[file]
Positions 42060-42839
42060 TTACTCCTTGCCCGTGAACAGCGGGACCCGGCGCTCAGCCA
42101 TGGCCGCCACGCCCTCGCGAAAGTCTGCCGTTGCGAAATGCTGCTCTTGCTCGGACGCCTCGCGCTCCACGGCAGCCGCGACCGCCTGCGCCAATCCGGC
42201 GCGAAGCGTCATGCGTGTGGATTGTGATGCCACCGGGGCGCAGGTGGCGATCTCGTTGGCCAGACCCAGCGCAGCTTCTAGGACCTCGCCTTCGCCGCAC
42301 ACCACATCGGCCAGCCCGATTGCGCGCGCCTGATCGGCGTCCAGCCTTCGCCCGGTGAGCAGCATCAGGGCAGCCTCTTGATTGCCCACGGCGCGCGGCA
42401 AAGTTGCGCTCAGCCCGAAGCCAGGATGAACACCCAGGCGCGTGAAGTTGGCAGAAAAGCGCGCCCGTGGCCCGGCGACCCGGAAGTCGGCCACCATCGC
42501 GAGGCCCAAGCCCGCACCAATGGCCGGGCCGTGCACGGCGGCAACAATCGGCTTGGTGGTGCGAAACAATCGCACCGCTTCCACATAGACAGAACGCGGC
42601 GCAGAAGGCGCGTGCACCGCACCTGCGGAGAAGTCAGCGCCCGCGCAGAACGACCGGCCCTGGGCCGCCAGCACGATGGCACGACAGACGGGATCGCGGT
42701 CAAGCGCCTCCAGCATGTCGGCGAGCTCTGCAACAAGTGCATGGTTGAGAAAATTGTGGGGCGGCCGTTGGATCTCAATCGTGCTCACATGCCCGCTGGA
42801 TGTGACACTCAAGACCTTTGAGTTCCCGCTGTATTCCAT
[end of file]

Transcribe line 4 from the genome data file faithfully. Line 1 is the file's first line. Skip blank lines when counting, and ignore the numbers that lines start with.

42201 GCGAAGCGTCATGCGTGTGGATTGTGATGCCACCGGGGCGCAGGTGGCGATCTCGTTGGCCAGACCCAGCGCAGCTTCTAGGACCTCGCCTTCGCCGCAC